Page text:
Sunday, November 8, 2015

2015 Deep South Regional Star Gaze

My wife and I have come to look forward each fall to our trip to the Deep South Regional Star Gaze at the Feliciana Retreat Center in Norwood, Louisiana.  This year the weather did not bode well.  We missed Tuesday night but, on Wednesday Nov 4 we packed up the RV and made the 1-1/2 hour drive up to the Feliciana Retreat Center.

Here is a shot of the Eastern side of the field.  My setup is at the right edge of the picture.

Here is my setup on the Southeastern corner of the field.  The tent works well to reduce the glow from my computer screen, which even at it's dimmest setting can be bright.  When I don't use the red screen filter, I drape black plastic around the tent.  {No, it wasn't foggy, just my camera lens fogging up from the high humidity.}

Here is our trailer.  Having it on the field just a short distance from my scope setup, is very convenient.  The site has electrical hookups for up to 4 camping trailers, but has no water or waste hookups.

 Here is a shot of the Western side of the field.

There were scopes of all descriptions from small refractors to large Dobsonians.  Here is one of the new Celestron Evolution 9-1/4" Schmidt-Cassegrain scopes.  I didn't get a chance to view through it but the owner seemed happy with it.

 A innovative binocular viewing chair ready for a night of observing.

As the sun set Wednesday night the skies were clear although it was very humid and warm.   My first challenge was identifying Polaris and other stars to align my mount.  Of course why we go to dark sites in the first place is that the darkness reveals many more stars than is visible in a more urban environment.  In my semi-urban backyard, my best Sky Quality Meter (SQM) reading is 18.65 which equates to visible star magnitude of 4.5.   After darkness set in, Barry Simon, DSRSG director, obtained a measurement of around 21.5 on his SQM or a visual star magnitude of 6.4.   This results in a HUGE increase in the number of visible stars  and can make identify constellations difficult.    I eventually got my bearings and built a model.

Some of my favorite targets are globular clusters and Mesiere 13 in Hercules is my favorite.   In my 11 mm eyepiece there were many discrete, bright stars resolved and a bright core.  In my 18 mm eyepiece the roundish shape of the cluster was better appreciated.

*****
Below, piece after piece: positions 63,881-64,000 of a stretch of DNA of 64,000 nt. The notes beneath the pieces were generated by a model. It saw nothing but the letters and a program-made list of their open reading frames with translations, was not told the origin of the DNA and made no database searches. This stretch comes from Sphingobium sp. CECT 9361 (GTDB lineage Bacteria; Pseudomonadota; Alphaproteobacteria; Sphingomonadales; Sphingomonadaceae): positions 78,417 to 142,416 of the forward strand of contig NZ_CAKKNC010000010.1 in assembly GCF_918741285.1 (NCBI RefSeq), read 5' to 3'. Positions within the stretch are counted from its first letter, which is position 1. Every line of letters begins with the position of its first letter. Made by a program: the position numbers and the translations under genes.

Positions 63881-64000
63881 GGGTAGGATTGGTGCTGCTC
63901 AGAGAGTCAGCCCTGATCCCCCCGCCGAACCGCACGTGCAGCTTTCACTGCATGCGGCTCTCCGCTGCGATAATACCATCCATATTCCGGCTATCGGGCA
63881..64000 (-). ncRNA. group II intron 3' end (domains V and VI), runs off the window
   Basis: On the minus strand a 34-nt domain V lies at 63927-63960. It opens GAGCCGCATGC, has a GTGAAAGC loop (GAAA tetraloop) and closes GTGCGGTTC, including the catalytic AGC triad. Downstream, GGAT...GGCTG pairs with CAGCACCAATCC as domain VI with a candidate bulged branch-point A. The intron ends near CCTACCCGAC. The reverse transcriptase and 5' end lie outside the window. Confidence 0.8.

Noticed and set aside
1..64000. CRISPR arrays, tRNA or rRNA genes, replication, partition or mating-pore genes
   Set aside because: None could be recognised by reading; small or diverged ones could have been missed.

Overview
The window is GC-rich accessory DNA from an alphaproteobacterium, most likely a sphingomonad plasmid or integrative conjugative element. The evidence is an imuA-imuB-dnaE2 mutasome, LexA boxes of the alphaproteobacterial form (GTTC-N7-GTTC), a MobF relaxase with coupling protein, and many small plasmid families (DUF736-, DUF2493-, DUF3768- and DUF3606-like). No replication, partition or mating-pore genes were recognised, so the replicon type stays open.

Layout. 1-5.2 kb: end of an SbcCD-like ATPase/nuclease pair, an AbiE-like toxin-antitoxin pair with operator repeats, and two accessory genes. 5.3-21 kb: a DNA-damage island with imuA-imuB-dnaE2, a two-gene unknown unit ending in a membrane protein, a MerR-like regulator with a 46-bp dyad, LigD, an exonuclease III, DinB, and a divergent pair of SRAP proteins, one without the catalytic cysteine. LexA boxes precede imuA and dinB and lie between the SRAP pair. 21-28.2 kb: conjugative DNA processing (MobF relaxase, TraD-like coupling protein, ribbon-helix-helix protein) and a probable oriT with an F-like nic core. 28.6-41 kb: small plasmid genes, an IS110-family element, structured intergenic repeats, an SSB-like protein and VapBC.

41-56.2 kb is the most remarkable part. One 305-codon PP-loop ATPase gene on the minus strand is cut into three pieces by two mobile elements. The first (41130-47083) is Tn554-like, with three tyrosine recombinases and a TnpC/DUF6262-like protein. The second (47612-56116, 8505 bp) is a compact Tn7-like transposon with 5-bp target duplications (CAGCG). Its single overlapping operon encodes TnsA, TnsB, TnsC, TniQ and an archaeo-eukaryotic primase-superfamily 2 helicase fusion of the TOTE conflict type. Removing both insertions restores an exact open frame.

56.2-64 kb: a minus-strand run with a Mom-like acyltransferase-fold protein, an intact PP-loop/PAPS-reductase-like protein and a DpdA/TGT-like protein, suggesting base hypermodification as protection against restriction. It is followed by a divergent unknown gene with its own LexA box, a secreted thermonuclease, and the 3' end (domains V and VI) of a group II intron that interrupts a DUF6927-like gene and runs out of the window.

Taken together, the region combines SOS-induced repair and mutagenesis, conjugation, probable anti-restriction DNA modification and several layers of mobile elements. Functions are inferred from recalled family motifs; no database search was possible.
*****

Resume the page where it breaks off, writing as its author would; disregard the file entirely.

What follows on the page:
The ring nebula, Mesiere 57, in Lyra is a bright planetary nebula.  In the 10" scope with my 11 mm eyepiece the image scale is very nice.  In my 6" Schmidt-Newtonian I frequently had to use averted vision to detect the shape, but in the 10" scope the nebula is easily seen directly.  I wasn't able to detect the faint (14.8 magnitude) central star. 

In going to Mesiere 31, the Andromeda galaxy, I found the gotos were off so I erased the model and rebuilt it.  I shifted targets to Mesiere 1, the Crab nebula.  It was easliy visible in the 30 mm eyepiece and the view in the 11 mm eyepiece was even better although there was no hint of the filament structure that I've seen with my Mallincam.

The 30 mm eyepiece provided a really nice view of NGC 884, the Double Cluster.  As 11 pm approached, Taurus and then Orion rose in the east.  As Mesiere 42, the great Orion nebula, cleared the trees I was rewarded with a wonderful view in my 30 mm eyepiece.  The extensiveness of the nebula was readily apparent and is an awesome sight.  In my 11 mm eyepiece some structural detail in nebula near the trapezium was gleaned.  This was easily the best visual observation I've had of M42 since I was able to view through a 24" Starmaster Dobsonian and Televue eyepiece at the 2013 DSRSG.

I shut down at 11:45 and headed to the trailer.  It had been a long day and I was tired.  Besides, clouds were gathering in the South West.

 Thursday was cloudy to partly cloudy early but cleared later in the day.  The hopeful congregating for the daily prize drawing on Thursday afternoon.  Some blue sky was visible by the 3 pm drawing.

The young lad, who's name I don't know, drew my wife's name on Thursday.  We won a Telvue 1-1/4" 2X barlow - a very nice prize.

On Thursday night we were hopeful to get in a few hours before the clouds rolled in.  I wanted to try out my Mallincam Extreme 2 which Rock Mallin had recently upgraded to a XT-418.  It took me a bit to get everything setup properly. I found that with the Mallincam 0.75X, 2" focal reducer, it pushed the focal plane back too far to achieve focus with the reworked camera.  I had to install a Baaader 2" spacer adapter that is around an inch thick.  In addition to the upgraded camera I had a new version of the Miloslick Mallincam control program to learn.   With the camera focused I found the mount's goto accuracy was poor so I deleted the model and built a new one.   I went to M57, the Ring nebula, as my first Deep Sky Object (DSO).  With AGC set to 4, I was able to get a nice image in 15 seconds.  Going up to 30 seconds revealed the 14.8 magnitude central star.   It was more readily seen on the monitor than in the image from the computer, but you can see it in the enlarged image.

I viewed a couple of other objects and then around 2030 as I was trying to capture NGC 147, a galaxy in Cassiopeia, , the clouds rolled in and the observing was over.  With rains and thunderstorms forecast for Friday and Saturday, my wife and I packed up and headed home Friday morning.   I enjoyed around 9 hours of observing time under clear, dark skies.  I also got to visit with several old friends that I hadn't seen since the last DSRSG.

On Friday afternoon I received the engineering drawings from Tuff Shed for my home observatory.  I noted a few issues with the plans that we need to resolve but I'm hopeful the observatory will be completed before Thanksgiving.

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